chemistry and mesh well together. Moira can use her torch to stun enemies
whilst Claire can finish them off, whilst Natalia has the ability to “sense”
enemies through walls (similar to The Last of Us), including those darned
Boss fights can be tough encounters, as in typical Resident
Evil fashion, big monsters just refuse to die. Ammo conservation is a must
going in to the fight, but there’s usually enough lying around to help you get
by. The problem is the lack of originality
that’s sometimes on offer, not just with the standard “shoot the glowy bits to
be a cool guy” method to boss fights that’s on offer here, but with the monster
designs and gameplay tropes.
Ignoring the fact that one boss fight looks like a slightly
mutated guy on steroids and how uninteresting that is, Revelations 2 basically rehashes
the Dr Salvador/Chainsaw Sisters enemy type from Resident Evil 4, which was
also a boss fight in Resident Evil 5… And he also made an appearance in
Resident Evil 6. There comes a time when fan service transforms into laziness,
and this seems to be it.
The overall story and gameplay does deteriorate by the
fourth and final episode. Claire and Moira have what can only be described as a
brief cameo section, whereas Barry’s section culminates in a horde section, the
direct antithesis of traditional survival horror gameplay, and a disappointing
final boss fight. However, the groundwork is laid for Resident Evil going
forward in terms of plot, but that’d be saying too much.
Ultimately though, there is a lot to enjoy here. Tense
atmosphere, engaging gameplay and a genuinely intriguing storyline combine to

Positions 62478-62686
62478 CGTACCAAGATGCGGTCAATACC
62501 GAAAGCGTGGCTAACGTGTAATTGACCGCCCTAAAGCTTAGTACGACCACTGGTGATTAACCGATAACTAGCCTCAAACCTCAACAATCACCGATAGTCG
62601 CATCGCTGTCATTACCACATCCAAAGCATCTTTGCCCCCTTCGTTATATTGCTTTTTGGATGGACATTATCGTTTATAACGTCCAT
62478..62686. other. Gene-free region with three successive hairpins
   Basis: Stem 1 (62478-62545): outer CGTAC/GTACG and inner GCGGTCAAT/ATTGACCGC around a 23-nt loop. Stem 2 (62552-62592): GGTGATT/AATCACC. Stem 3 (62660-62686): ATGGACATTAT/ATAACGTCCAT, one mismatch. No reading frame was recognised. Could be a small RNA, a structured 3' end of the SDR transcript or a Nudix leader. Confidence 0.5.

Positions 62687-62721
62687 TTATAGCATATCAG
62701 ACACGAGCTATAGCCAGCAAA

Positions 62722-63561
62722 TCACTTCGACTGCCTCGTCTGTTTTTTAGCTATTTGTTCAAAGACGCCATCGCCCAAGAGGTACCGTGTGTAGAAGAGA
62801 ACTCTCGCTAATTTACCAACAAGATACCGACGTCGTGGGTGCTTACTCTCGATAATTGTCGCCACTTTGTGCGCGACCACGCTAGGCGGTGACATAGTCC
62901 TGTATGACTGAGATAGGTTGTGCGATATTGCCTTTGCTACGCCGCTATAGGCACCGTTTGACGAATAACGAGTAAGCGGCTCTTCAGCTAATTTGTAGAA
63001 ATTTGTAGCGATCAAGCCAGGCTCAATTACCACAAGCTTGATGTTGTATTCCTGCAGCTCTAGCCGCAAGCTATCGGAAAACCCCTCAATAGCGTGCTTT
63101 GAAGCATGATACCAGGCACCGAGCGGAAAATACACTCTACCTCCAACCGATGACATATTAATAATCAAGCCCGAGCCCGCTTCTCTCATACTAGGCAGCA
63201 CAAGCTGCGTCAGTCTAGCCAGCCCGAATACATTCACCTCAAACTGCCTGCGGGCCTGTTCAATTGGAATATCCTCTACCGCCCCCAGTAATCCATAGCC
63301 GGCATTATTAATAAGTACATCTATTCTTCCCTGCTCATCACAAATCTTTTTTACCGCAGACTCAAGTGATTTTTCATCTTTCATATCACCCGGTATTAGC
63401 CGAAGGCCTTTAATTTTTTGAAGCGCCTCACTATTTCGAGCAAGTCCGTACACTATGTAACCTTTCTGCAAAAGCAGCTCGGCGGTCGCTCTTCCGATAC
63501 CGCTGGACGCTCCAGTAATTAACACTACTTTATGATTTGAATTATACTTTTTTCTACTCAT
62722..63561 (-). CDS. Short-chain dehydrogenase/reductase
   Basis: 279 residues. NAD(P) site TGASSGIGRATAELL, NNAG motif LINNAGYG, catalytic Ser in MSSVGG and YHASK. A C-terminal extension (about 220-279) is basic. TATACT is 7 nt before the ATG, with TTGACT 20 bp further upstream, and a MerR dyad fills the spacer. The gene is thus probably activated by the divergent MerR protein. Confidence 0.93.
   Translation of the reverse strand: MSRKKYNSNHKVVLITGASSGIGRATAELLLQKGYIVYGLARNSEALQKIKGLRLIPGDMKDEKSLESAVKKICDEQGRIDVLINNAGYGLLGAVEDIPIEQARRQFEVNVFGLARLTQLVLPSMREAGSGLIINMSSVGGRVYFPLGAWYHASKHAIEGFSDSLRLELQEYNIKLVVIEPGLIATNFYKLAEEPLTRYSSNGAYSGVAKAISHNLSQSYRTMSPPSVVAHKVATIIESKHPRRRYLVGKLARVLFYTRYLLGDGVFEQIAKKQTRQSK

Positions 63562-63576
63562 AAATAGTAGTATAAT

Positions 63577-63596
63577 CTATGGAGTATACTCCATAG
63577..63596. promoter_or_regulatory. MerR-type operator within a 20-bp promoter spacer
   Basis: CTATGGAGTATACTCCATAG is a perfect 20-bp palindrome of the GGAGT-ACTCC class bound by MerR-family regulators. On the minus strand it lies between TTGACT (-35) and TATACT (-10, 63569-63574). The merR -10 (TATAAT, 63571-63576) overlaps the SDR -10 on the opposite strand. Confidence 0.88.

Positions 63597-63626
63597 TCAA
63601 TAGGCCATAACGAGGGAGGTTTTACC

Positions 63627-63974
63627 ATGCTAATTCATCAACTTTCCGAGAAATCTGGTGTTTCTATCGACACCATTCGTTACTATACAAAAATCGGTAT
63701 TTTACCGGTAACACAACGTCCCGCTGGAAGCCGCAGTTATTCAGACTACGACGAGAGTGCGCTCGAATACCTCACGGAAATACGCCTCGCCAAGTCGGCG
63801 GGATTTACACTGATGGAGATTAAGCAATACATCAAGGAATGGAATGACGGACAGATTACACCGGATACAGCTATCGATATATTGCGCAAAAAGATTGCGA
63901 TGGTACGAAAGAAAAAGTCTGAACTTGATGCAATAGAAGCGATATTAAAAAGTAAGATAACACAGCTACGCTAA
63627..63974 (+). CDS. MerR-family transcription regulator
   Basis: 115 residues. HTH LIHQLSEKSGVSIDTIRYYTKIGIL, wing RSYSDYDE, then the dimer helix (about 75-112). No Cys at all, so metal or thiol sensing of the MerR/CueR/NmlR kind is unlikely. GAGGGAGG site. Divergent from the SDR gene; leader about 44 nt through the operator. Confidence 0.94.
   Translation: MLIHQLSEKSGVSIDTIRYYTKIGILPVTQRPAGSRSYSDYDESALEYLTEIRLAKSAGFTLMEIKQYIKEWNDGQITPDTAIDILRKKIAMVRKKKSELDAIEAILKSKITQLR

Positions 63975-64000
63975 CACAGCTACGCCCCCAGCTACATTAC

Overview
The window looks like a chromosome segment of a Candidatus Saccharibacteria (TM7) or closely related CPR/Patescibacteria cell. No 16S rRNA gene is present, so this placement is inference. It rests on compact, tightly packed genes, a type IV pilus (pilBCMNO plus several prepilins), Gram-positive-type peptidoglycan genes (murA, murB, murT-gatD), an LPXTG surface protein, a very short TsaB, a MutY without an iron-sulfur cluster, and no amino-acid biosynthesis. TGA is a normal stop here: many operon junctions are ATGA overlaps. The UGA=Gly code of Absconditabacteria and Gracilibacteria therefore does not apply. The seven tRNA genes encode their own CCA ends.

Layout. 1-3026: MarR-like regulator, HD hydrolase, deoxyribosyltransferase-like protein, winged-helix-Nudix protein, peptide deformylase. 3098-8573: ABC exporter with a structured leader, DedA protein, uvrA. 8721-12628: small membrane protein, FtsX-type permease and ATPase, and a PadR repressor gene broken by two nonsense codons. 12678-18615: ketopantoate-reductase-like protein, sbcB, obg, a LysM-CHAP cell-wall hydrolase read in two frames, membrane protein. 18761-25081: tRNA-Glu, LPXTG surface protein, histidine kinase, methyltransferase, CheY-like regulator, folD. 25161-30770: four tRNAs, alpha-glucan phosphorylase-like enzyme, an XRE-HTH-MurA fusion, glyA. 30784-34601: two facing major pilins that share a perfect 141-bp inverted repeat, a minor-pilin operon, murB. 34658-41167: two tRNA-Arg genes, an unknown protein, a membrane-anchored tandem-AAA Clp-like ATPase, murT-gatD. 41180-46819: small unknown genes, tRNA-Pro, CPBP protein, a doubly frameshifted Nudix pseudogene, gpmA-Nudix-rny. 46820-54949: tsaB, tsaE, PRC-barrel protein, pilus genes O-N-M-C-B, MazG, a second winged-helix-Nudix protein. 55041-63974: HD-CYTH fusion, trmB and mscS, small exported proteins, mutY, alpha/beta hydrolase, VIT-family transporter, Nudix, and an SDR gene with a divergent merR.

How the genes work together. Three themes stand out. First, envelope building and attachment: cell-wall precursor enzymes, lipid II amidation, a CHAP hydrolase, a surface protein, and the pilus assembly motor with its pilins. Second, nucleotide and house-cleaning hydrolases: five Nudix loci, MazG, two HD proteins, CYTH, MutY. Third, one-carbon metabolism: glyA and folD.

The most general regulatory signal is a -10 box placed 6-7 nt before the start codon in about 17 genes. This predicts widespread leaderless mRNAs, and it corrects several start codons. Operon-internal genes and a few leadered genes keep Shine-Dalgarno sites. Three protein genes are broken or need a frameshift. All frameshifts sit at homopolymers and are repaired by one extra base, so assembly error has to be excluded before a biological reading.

create an enjoyable romp through another horrible freak show of bioterrorism,
experimentation and all-round abject horror. Fans of the series will appreciate
how the game fits into the overall canon of the RE universe, whilst casual fans
can still appreciate the game for its core components.
Overall – 4/5
Accessible, atmospheric and absorbing, marred by some unoriginality.
Monday, 23 March 2015
In the pursuit of both things to write about and ways to stop money from burning a hole in my pocket, I happened upon Jet Car Stunts on the marketplace. Expecting some kind of stellar narrative where you, the plucky protagonist, must stand up against the hordes of evil in a universe that would put Tolkien to shame, I was greeted with a game about a Jet Car… that does Stunts… Welcome to the Ronseal of game titles. Allow me to have some fun here.
Taking more than just a leaf out of Trials’ handbook, Plane Vehicle Tricks steals an entire bush. Given various levels which increase in difficulty, you’re tasked with either navigating your way to the exit, completing a time trial of the course, or collecting stars dotted around the landscape, using the titular Jet Car to rocket boost over jumps and lament the aerial capabilities of your mode of transport.